Earnings continue to pour in, but that’s boring so let’s turn to some funny stories that could only happen in 2021.
First, dogecoin is now worth more than Ford and Kraft. That’s right. The cryptocurrency that was created as a joke to make fun of cryptocurrencies now has a market cap north of $50 billion. By the time you read this, it could be worth more than Twitter [insert joke here].
Here’s a chart showing that if you had put the three U.S. stimulus checks into Dogecoin around the time they were sent out (green dots), you would have over $300,000 now:
I’m wondering if/when the Feds will step in on this one. Crypto isn’t viewed as a security in the eyes of the SEC, but I have to think that some of these celebs and billionaires pumping this hype will answer for it. If I were in charge of the SEC, and I never will be, I would most likely knock on this door first.
That being said, I’m in this awkward position of defending dogecoin. The crypto purists [insert another joke here] view dogecoin as the “above ground pool” of crypto, but why is bitcoin any better?
Sure, bitcoin is bigger and can be used to buy a Tesla, but dogecoin can buy Dallas Mavericks tickets. Some may argue that both are equally useless, and since the amorphic value of both coins exists solely because people perceive them as having value, bitcoin is merely the tallest midget of the crypto world.
Others argue the technical details of dogecoin differentiate it, but I’m not buying it. I’d wager the hostility from bitcoiners is due to a combo of these:
- It took years for people to take bitcoin seriously, and dogecoin risks delegitimizing bitcoin and all other crypto.
- Those that got bitcoin right are just pissed that they didn’t see this coming.
- They are starting to realize that bitcoin’s scarcity value is in question now that a joke crypto is taking market share (albeit small relative to bitcoin’s) so easily.
Regarding #3, this has been my second biggest issue with bitcoin from the start (regulatory being the first). Bitcoin is limited to 21 million BUT there’s nothing stopping someone from making a new cryptocurrency. Dogecoin is proof of this.
Meaning, capping the supply of bitcoin in a world where the supply of crypto is theoretically unlimited still leaves bitcoin open to competition.
Now on to one of the shadiest stories I’ve read in a while…
David Einhorn runs Greenlight Capital, and he is regarded as one of the most successful hedge fund managers on the planet. He’s been known to cause stocks to crater by simply asking probing questions on quarterly conference calls.
His most recent letter to investors was published last week, and in it he highlights a company called Hometown International. Not because his fund built a position in this stock but rather to highlight his belief that regulators are asleep at the wheel. It would be an insult to Mr. Einhorn to try to paraphrase his thoughts, so here’s an excerpt:
“Someone pointed us to Hometown International (HWIN), which owns a single deli in rural New Jersey. The deli had $21,772 in sales in 2019 and only $13,976 in 2020, as it was closed due to COVID from March to September. HWIN reached a market cap of $113 million on February 8. The largest shareholder is also the CEO/CFO/Treasurer and a Director, who also happens to be the wrestling coach of the high school next door to the deli. The pastrami must be amazing. Small investors who get sucked into these situations are likely to be harmed eventually, yet the regulators – who are supposed to be protecting investors – appear to be neither present nor curious.”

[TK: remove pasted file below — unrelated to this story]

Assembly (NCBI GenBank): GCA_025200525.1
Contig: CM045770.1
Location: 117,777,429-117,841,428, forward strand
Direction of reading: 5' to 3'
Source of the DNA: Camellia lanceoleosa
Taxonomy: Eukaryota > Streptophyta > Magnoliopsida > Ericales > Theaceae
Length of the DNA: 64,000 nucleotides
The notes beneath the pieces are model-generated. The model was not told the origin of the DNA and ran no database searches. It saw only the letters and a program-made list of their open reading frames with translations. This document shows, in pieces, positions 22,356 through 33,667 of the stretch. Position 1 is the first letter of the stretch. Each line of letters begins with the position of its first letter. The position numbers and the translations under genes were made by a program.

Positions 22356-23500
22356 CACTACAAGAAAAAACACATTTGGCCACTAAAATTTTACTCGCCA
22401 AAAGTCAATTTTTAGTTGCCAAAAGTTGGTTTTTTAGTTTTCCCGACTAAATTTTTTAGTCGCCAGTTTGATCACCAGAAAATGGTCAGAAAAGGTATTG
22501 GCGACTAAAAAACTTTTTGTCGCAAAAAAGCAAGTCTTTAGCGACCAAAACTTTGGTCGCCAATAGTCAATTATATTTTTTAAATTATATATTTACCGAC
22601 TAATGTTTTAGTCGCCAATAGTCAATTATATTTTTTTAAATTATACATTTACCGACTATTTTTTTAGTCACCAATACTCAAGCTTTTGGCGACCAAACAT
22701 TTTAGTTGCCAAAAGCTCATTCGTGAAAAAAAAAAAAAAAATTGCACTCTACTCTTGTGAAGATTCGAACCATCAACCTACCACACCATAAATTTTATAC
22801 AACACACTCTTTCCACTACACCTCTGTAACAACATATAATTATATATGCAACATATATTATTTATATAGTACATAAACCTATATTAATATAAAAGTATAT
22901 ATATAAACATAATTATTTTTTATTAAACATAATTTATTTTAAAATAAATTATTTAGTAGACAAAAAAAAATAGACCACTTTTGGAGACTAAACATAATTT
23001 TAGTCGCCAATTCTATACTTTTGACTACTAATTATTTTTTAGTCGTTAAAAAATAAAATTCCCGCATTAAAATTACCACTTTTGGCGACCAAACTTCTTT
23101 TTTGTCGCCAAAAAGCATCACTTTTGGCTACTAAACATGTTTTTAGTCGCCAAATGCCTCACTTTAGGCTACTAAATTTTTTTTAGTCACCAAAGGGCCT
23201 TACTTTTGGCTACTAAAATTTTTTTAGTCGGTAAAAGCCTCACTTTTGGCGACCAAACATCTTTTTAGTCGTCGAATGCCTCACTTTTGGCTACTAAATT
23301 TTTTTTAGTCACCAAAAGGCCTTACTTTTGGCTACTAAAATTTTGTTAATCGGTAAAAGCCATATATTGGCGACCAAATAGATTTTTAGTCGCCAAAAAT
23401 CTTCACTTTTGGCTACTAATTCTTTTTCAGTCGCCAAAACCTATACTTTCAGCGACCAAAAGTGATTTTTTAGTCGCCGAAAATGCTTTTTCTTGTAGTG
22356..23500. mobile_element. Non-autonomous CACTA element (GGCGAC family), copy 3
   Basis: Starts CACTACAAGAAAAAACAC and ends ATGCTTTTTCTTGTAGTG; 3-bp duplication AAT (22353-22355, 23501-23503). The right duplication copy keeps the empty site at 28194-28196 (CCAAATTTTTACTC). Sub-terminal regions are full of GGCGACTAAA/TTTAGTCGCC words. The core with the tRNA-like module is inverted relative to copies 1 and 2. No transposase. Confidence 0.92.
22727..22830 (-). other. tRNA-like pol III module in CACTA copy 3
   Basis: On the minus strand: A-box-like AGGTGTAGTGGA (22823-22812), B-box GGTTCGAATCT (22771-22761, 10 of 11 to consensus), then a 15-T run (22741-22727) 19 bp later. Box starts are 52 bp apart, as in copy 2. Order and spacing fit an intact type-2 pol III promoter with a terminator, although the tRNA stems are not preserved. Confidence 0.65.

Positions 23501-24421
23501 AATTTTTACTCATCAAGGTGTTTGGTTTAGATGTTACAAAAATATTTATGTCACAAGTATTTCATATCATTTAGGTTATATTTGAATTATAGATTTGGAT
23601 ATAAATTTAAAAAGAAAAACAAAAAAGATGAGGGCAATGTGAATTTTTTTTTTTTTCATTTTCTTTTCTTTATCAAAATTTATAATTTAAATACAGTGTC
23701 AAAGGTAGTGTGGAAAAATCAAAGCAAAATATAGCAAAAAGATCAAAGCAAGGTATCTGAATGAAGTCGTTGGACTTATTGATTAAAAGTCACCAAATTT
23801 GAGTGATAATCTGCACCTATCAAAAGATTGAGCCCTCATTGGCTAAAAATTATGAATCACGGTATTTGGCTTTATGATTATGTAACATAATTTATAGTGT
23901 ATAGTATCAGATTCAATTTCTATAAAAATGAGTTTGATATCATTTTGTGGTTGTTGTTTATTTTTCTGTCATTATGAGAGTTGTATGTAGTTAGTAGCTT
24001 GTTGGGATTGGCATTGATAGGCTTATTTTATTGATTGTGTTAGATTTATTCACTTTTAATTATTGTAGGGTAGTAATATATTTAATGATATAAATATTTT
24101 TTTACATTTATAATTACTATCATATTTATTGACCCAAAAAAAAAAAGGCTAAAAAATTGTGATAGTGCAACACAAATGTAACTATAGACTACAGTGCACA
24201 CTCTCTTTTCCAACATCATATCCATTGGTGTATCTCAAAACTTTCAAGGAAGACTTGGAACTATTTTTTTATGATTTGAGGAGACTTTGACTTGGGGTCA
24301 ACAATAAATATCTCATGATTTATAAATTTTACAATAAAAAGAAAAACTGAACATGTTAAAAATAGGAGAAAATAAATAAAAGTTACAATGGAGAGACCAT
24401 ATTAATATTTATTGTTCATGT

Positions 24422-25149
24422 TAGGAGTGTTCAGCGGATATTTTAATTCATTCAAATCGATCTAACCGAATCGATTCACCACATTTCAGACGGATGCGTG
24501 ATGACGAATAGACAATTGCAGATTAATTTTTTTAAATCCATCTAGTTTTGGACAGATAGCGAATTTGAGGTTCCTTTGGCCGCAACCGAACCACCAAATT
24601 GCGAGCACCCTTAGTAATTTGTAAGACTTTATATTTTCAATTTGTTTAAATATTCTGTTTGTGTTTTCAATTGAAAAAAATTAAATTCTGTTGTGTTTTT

This story took off last Friday big time, and Matt Levine pointed out on Tuesday that this deli isn’t worth $113 million but rather $2 billion when accounting for all warrants.
Mr. Einhorn has a point. It’s amazing that stuff like this can happen in 2021. You’d think there would already be a SQL query hard coded somewhere in the SEC network that screens for a combination of these criteria:
- Pink sheet stock
- Price-to-sales ratio at 12 standard deviations from the mean
- Two of the largest shareholders are shell companies based out of Hong Kong and Macao
But who knows? Maybe this is more normal than we realize. Or perhaps since this isn’t a high-profile case involving a hedge fund manager trading on inside information, which does literally zero harm to everyday investors, it’s not a priority.
Whatever it is, I’m stopping right here because Mr. Einhorn is a billionaire with a team of lawyers ready to fight any blowback from criticizing regulators. I don’t have any of that so time to move on.
Side note: Mr. Einhorn also wrote a stellar book titled Fooling Some of the People All of the Time. Definitely worth reading.
And speaking of hedge fund managers writing letters, some of the most entertaining ridicule comes from this quirky group of absentee parents. Without question, the most scathing come from Dan Loeb at Third Point.
His missives are brutal but also incredibly enjoyable to read. Carl Icahn has had a few doozies as well. If you are bored over the weekend, here’s a more extensive list from both.
Lastly, Netflix was in the news this week after it reported numbers that missed expectations. Here’s a cool visual that shows what Netflix has accomplished by showing the rise and fall of Blockbuster: https://twitter.com/JonErlichman/status/1383457845081825285
Enjoy the weekend…
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